2 comments - Posted Apr 7, 2009
Last week we published an article about how the CDC says too many people are still smoking. The federal government has a Healthy People 2010 goal of reducing adult smoking rates to 12 percent or less by 2010. Of the 50 states, only Utah has thus far achieved that goal.
1 comment - Posted Apr 2, 2009
New guidelines from the U.S. Preventive Services Task Force state that daily low doses of aspirin-75 milligrams to 81 milligrams-are as effective as higher doses (100+ milligrams) in preventing heart attacks among men and strokes among women.
3 comments - Posted Mar 26, 2009
Physicians who treat people with type 2 diabetes face difficult choices when selecting the best medical therapy for each patient. The decision process is further complicated by the fact that because type 2 diabetes is a progressive disease, therapeutic agents that were initially successful may fail five or ten years later.
159 comments - Posted Mar 20, 2009
Researchers funded by the Juvenile Diabetes Research Foundation have found two chemical compounds that can trigger the growth of insulin-producing beta cells in the pancreas. The discovery could become the basis for medicines designed to regenerate the pancreas in people with type 1 diabetes.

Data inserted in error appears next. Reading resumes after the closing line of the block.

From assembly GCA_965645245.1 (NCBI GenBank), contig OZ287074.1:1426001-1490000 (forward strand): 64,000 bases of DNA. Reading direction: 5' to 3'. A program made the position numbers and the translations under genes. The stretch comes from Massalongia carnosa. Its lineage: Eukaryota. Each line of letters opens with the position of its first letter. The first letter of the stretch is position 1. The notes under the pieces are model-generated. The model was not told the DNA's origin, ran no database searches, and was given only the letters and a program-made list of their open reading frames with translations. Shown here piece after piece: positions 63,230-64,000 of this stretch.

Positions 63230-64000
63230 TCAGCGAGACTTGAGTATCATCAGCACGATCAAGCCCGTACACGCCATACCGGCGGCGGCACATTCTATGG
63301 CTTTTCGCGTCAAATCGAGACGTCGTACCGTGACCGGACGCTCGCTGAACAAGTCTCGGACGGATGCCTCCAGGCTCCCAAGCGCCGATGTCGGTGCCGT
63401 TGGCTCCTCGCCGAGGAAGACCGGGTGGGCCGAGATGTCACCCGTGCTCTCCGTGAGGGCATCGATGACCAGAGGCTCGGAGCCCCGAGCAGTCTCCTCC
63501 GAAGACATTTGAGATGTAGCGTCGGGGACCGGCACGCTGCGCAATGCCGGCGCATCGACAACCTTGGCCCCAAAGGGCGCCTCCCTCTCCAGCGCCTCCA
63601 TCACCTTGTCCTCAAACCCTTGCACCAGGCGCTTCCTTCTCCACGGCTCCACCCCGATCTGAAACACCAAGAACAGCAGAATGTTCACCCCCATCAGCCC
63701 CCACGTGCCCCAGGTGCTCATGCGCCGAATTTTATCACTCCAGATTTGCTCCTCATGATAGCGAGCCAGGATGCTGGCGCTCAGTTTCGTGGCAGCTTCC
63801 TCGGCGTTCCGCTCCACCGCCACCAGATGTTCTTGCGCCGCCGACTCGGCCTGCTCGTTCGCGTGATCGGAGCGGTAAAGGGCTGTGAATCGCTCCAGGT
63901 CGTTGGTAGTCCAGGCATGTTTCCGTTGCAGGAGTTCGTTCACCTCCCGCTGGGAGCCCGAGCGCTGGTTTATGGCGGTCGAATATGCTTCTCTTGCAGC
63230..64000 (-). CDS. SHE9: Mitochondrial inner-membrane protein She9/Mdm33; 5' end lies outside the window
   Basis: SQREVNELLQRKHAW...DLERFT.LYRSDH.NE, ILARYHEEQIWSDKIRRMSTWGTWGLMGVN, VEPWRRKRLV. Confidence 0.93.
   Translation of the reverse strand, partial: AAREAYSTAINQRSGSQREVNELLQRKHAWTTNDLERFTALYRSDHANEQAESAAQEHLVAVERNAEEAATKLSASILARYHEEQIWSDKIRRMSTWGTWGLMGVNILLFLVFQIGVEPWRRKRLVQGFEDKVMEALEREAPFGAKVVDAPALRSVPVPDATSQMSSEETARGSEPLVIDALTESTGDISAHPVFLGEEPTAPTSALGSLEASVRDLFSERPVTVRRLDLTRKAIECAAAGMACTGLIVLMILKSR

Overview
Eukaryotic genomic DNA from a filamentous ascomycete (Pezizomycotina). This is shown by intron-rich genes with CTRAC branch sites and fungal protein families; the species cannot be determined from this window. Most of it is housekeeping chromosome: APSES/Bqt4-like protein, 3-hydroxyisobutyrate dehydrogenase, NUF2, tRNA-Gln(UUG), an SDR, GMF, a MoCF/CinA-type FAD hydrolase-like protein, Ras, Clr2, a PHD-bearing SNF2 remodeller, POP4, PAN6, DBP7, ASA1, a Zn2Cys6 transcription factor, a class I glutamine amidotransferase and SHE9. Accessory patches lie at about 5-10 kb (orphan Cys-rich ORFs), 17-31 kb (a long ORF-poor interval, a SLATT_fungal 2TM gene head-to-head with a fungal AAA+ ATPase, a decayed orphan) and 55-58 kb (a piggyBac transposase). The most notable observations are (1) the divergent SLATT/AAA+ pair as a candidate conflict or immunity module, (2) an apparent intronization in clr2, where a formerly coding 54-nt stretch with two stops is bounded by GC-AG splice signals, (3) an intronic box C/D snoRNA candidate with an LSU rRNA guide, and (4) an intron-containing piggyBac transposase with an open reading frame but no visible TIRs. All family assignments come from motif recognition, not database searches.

9 comments - Posted Mar 11, 2009
A complex sugar derived from glucose during the body’s metabolic processes could be a way to reliably detect a pre-diabetes condition, say researchers at the Johns Hopkins University School of Medicine in Baltimore. If it does, the “biomarker” (an indicator of an organism’s state of health) could provide enough early warning that patients nearing the onset of type 2 diabetes could take steps to slow or even halt it through lifestyle changes.
1 comment - Posted Mar 3, 2009
A report in the February 4, 2009, issue of Cell Metabolism says that babies born with neonatal diabetes might be able to avoid irreversible damage to the pancreas if doctors treat them quickly with sulfonylureas rather than insulin.
0 comments - Posted Feb 25, 2009
Georgia researchers believe that a powerful enzyme that inhibits or modifies immune system response could be the basis for a vaccine administered to children at high risk for developing type 1 diabetes.
0 comments - Posted Feb 25, 2009
Avanafil, a pill that may permit diabetic men who are experiencing erectile dysfunction to engage in intercourse without the restrictions on food or alcoholic intake associated with other ED treatments, is entering a second phase 3 study-the crucial step before a drug manufacturer seeks FDA or European approval to market.